There are 4 foundations of mindfulness. It means that there are 4 kinds of objects of looking deeply. To meditate means to have a time to practice looking deeply. And looking deeply of what? What is the object of mindfulness? What is the object of concentration? And what is the object of your mind?
And we know very well that the first realm, object of meditation is "body". And there is a sutra, scriptures on the contemplation of the body in the body. In fact, there are many. But there is one with the title, "The Contemplation of the Body in the Body". So, the body is the first object of meditation. You have to meditate on your body. You look deeply into your body.
(1. be with I+O)
And in "The Sutra on Mindful Breathing", you have these 4 exercises in order to handle your body. And the first is to be with your in-breath and with your out-breath. You approach your body first by contacting your in-breath and out-breath. The best way in order to approach your body is through the way of in-breath and out-breath. With mindful breathing in and out, you connect yourself with your body. And the practice is pleasant also.
(2. follow I+O)
The second exercise is to follow your in-breath and out-breath all the way through. In that way, you increase your mindfulness and your concentration. And that is also pleasant. Just to sit and enjoy breathing in and follow your in-breath from the beginning to the end can bring a lot of joy and of healing.
(3. aware of body)
And the third is to be aware of your body, to be with your body. Connecting with your body, remember that you have a body. Bring your mind home to your body in order for you to be established in the here and the now, for you to have a chance to live your life. And you have an opportunity to live each moment of your life deeply. You are not pulled away by the thinking about the past, by the thinking about the future and so on. And all these exercises are very simple but effect is enormous. Because if you are in touch with your body, you are in touch with life, the cosmos and the planet earth.
(4. calm body)
And the fourth exercise as we already know, that is to release the tension in your body to calm your body. And there are more instructions given by the Buddha so that we can look deeply into our body and restore wellness in our body. And there is an exercise proposed by the Buddha. He used the example of a farmer going up to a seller and bringing down a bag of seeds. And he opened one side, one end of the bag and allowed all kinds of seeds to flow on the floor. And with eyes still in good condition, he recognized every sort of seeds. And he recognized, "This is a mung bean seed. This is a kidney bean seed. This is a corn seed. And so on."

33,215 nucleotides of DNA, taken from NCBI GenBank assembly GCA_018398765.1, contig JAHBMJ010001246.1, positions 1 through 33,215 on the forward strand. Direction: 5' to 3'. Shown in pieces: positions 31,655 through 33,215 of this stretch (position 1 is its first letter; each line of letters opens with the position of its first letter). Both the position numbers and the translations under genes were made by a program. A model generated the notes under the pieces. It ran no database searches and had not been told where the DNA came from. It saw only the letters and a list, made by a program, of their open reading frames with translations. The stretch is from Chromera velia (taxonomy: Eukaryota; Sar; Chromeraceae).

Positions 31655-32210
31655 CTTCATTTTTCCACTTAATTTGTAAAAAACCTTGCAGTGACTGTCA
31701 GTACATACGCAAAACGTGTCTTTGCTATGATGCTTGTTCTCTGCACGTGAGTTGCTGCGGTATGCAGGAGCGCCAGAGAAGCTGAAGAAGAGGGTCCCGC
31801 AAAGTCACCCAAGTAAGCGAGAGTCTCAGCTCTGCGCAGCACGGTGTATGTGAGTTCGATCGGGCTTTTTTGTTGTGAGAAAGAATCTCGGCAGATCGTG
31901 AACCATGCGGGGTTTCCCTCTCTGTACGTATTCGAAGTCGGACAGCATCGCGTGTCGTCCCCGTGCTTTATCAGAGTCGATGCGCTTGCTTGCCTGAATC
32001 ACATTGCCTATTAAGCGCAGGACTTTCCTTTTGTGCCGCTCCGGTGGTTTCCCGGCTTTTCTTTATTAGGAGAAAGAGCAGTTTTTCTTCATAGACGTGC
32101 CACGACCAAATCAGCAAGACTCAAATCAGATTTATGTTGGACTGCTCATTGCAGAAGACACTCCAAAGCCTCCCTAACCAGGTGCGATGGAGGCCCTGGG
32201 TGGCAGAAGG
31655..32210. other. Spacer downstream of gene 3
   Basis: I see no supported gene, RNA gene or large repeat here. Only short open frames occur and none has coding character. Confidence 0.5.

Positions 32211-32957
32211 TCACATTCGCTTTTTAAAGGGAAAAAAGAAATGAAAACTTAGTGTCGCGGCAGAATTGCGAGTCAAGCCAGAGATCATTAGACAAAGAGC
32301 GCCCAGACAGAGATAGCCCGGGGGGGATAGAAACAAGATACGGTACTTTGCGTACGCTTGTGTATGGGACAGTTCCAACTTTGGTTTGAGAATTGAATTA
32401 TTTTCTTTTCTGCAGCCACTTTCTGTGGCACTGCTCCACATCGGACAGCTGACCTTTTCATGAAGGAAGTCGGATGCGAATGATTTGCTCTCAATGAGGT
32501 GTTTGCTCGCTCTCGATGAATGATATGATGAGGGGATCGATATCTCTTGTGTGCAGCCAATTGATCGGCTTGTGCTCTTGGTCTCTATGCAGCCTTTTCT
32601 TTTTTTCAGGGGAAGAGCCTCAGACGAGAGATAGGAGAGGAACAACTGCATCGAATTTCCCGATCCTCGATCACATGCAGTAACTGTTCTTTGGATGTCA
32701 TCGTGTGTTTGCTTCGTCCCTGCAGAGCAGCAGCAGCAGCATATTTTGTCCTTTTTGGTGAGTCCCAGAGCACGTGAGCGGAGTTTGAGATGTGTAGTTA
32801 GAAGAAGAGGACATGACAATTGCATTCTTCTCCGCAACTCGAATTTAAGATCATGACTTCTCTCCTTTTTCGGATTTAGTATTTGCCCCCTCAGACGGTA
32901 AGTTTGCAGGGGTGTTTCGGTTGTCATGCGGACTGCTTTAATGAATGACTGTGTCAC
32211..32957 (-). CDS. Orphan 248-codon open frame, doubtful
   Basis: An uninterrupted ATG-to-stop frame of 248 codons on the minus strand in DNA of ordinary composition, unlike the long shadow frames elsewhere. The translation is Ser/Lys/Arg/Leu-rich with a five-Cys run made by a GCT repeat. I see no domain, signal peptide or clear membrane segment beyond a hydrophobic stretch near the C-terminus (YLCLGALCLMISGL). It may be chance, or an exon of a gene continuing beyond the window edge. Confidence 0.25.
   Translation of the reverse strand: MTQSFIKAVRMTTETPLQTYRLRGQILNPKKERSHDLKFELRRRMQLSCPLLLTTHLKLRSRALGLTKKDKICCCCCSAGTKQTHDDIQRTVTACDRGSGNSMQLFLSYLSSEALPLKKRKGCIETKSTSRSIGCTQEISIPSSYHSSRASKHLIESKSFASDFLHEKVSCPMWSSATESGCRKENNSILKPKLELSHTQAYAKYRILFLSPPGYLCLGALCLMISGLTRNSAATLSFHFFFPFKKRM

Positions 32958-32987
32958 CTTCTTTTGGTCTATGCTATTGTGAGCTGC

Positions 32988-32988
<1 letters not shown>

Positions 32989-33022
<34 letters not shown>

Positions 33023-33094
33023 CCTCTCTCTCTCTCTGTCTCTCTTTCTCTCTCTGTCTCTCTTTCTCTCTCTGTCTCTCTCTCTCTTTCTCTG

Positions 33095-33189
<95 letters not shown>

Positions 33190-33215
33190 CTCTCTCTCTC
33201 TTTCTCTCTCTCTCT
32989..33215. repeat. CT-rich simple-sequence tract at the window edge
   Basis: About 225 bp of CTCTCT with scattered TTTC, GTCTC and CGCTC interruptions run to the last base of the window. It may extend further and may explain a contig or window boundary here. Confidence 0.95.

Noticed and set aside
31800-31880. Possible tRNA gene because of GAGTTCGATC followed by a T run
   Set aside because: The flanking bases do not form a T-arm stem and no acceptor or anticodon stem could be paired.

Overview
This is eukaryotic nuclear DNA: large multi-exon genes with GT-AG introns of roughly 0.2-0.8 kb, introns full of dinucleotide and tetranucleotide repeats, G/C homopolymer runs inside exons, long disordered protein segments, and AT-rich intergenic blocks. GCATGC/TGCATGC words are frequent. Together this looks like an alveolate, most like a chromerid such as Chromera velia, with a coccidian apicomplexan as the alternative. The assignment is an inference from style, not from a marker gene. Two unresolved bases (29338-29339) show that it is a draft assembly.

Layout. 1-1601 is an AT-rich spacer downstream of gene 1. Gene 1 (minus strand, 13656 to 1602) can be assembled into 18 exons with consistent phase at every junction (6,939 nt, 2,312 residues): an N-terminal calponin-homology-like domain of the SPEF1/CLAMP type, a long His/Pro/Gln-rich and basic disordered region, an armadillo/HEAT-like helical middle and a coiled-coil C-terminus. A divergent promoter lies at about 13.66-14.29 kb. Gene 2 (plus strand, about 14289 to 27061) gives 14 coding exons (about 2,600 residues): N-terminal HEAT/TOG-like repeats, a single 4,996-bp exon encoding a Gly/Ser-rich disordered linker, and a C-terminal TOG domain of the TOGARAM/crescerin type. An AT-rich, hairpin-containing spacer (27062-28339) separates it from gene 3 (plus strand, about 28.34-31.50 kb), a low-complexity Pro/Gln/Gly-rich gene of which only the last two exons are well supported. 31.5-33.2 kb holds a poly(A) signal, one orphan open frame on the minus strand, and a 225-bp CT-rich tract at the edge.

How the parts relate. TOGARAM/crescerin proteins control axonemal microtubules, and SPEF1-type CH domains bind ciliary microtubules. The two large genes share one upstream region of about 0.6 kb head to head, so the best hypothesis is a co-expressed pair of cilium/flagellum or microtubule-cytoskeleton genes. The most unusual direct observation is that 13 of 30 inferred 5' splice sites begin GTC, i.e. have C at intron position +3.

So, the same thing is true with the practitioner. In the lying position or the sitting position, the practitioner practices in review of all elements in his body, beginning with his head and down. Breathing in, I'm aware of my brain. Breathing out, I smile to my brain. Breathing in, I'm aware of my eyes. Breathing out, I smile to my eyes. And you go down, you go down. Breathing in, I'm aware of my heart. Breathing out, I smile to my heart. You practice in review of all parts of your body like that farmer. He recognized every kind of seeds that is seen on the floor. So, this is the scanning of your body, not with the x-ray but with the ray of mindfulness. You recognize every part of your body and you smile to it. And you may find that they are conditions of your happiness.
And whenever you go through the part of your body that is not well, you may like to stay with that longer. And breathing in and out, send your compassion and embrace the part of your body with compassion. Suppose you have some troubles with your leber. And while scanning your body with mindfulness, you come to your leber and you know that your leber needs more of your attention, your mindfulness, your compassion. So, you should stay longer with your leber. Breathing in, become aware of your leber. And in situation of breathing out, embracing your leber with the energy of mindfulness and compassion, that helps you even if you are taking some medicines. This will help the healing to happen more quickly. So, looking into your body and helping your body to suffer less and to restore its well-being, and that is the first object of meditation, the contemplation of the body in the body.
I understand that "the body in the body" means "Dharma body in the physical body" in the phenomenal world. And I also understand that Dharma body (who is breathing) means awareness, non-separate self, true self, the whole cosmos, cosmic body, or the Buddha.
So, I understand that Thay's phrase of "Bring your mind home to your body" means "Bring your thinking in the past or the future back to Dharma body (awareness) in the here and the now". But I feel that the expression of "Bring your mind home to your body" is strange because mind (thinking in the past or the future) can't return to the present moment. Therefore, I feel the expression of "Transform your mind from thinking to awareness" or "Transform yourself from ego to awareness" or "Revive awareness" is easier to understand.
Thay explained that the scanning of the whole body (every organ) from head to toe with the ray of mindfulness is the contemplation of the body in the body. It may be so (especially in the third and the fourth exercises). But I feel (especially in the first two exercises) that the contemplation of the body in the body may mean to revive Dharma body (awareness) through mindful breathing, or conscious breathing. That's because breathing is the action by awareness (non-separate self). (Breathing is not the action by ego, or separate self.)
Thích Nhất Hạnh